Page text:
10 Places to visit in Spain other than Barcelona
A few weeks ago my accountant in Montreal wrote me, asking me to help him out draw an itinerary for his wife and daughter who were planning a visit to Barcelona. I helped him out and gave him lots of recommendations. But I also asked him if they were going to visit other places in Spain – because, in all honesty, I think Barcelona is overrated and should not be the first and only place that comes to mind when planning a trip to Spain.
So where to go in Spain if not Barcelona?
In this post I explore 10 places that – in my subjective opinion – blow Barcelona away.
Besides being the most beautiful city in Spain, Seville is one of the most beautiful cities in the world with its colourful streets, tiled murals, cobblestones, and shady plazas and gardens. It is a peaceful, happy and exotic place where you can eat tapas and drink Tinto de Verano while cooling off.
Seville is a stupendous city full of sights. Highlights include the Real Alcázar (a Unesco World Heritage site and a residence of the Spanish Royal family), the Seville Cathedral (the 4th largest Cathedral in the World), and the gorgeous Plaza de España. But there’s so much more including some of the most beautiful palaces in Spain.
You can easily replace Barcelona with Seville, there’s just as many highlights but in a more compact setting. Seville is cheaper, cleaner, and the people are friendlier.
(We spent 2 months in Seville a few years back and are planning a return in the near future. A wonderful city).
Like Seville, Granada is a place where you step back in time.
The highlights are the Alhambra (among the most popular tourist destinations in Spain) and walking through the Albaycin (the old Moorish quarter built along a hill). Both of the above are UNESCO World Heritage sites. But there’s lots to see and experience in Granada including one of the best tapas scenes in Spain (where you get a free tapa when you order a drink) and where you can see flamenco being performed in a cave.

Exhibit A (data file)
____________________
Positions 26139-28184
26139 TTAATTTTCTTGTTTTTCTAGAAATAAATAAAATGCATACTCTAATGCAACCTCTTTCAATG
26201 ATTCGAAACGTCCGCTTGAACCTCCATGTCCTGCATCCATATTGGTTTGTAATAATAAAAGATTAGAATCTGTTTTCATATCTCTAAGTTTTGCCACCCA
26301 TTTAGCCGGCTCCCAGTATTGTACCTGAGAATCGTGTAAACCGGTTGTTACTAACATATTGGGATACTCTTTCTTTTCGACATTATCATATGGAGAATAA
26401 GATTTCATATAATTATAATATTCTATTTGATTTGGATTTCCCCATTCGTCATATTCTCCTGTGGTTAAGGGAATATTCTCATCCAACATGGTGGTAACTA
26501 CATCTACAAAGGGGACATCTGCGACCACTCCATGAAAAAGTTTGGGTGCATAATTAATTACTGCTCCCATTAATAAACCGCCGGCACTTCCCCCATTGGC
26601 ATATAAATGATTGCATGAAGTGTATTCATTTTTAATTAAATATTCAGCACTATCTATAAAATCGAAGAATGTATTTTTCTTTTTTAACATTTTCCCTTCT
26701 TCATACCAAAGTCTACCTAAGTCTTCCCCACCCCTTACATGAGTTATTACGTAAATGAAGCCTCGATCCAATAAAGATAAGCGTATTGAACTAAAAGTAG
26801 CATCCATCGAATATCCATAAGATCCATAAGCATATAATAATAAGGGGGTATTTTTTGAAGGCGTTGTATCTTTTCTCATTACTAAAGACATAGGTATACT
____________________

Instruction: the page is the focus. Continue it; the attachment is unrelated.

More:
More: 48 Hours in Granada
Granada is not a big city and you can see everything in about 3 days. That gives you time to visit some of the other wonders in the area: places like Antequera (less than an hour away), Cordoba (1 ½ hrs by train), Malaga, Seville and Ronda.
Córdoba is one of our favorite cities in Spain. We’ve been back several times.
The highlight is the Mezquita (officially the Mosque-Cathedral of Córdoba). It’s the most spectacular historic site we’ve seen in Spain. Other highlights include the Alcázar (where Christopher Columbus meet with the Monarchs when planning his first trip to the Americas), the Roman Bridge and the many patios bursting with flowers that Córdoba is known for.
Like Granada, Córdoba is not a big city. 2 or 3 days is enough to see the highlights. But it can easily be combined with Seville (less than an hour away), Granada (1 ½ hrs away), Malaga, Ronda and Antequera.
Ask a Spaniard whether they prefer Barcelona or Madrid and most will say “Madrid”. Our Spanish reader Marziano: “It’s interesting that among Spaniards and in Spain, Madrid is preferred… but abroad Barcelona has a better image. If you ask a random person in the street about Barcelona… most people are going to tell you that is a city that is overrated, overpriced and dangerous..”
Madrid is a city of grand avenues and beautiful architecture, most from the 19th century. It is also a city of museums – if you love museums you can’t beat the Prado, Reina Sofia and Thyssen-Bornemisza museums. Other highlights: Plaza Mayor, the Royal Palace, Retiro Park, the Gran Via, Puerta del Sol…
Madrid is also close to some fantastic towns/cities like Toledo, Segovia and Ávila (Toledo is 30 minutes from Madrid, Segovia and Ávila are just a little over an hour). A couple of them deserve a special mention (see below).
Toledo is incredible. It has an ancient history and was the capital of the Spanish Empire before the court was moved to Madrid in the 1500’s. It also has a spectacular geographical location in a bow of the Tagus river.
Toledo’s Primada Cathedral dates back to the early 1200’s and is one of the top Cathedrals in Spain. The Monasterio de San Juan de los Reyes was built to commemorate Isabella I taking the throne of the Kingdom of Castile in 1474. The city has ancient synagogues, mosques, palaces as well as medieval walls and bridges. There is lots to see in Toledo.